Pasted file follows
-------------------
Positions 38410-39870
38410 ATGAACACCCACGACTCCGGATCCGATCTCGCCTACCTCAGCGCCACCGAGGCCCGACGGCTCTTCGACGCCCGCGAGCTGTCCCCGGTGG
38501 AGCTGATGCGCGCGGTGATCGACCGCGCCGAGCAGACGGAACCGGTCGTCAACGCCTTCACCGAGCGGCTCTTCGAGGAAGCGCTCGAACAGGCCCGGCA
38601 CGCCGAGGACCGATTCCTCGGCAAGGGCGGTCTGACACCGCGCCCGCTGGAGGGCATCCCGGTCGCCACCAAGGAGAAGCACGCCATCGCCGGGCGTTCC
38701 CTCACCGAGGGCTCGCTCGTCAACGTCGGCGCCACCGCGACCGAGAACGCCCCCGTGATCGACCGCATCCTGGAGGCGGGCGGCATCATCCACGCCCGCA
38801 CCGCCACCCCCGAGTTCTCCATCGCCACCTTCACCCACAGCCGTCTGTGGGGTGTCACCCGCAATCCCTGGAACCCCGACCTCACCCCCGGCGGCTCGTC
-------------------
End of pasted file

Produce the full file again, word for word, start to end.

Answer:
Positions 38410-39870
38410 ATGAACACCCACGACTCCGGATCCGATCTCGCCTACCTCAGCGCCACCGAGGCCCGACGGCTCTTCGACGCCCGCGAGCTGTCCCCGGTGG
38501 AGCTGATGCGCGCGGTGATCGACCGCGCCGAGCAGACGGAACCGGTCGTCAACGCCTTCACCGAGCGGCTCTTCGAGGAAGCGCTCGAACAGGCCCGGCA
38601 CGCCGAGGACCGATTCCTCGGCAAGGGCGGTCTGACACCGCGCCCGCTGGAGGGCATCCCGGTCGCCACCAAGGAGAAGCACGCCATCGCCGGGCGTTCC
38701 CTCACCGAGGGCTCGCTCGTCAACGTCGGCGCCACCGCGACCGAGAACGCCCCCGTGATCGACCGCATCCTGGAGGCGGGCGGCATCATCCACGCCCGCA
38801 CCGCCACCCCCGAGTTCTCCATCGCCACCTTCACCCACAGCCGTCTGTGGGGTGTCACCCGCAATCCCTGGAACCCCGACCTCACCCCCGGCGGCTCGTC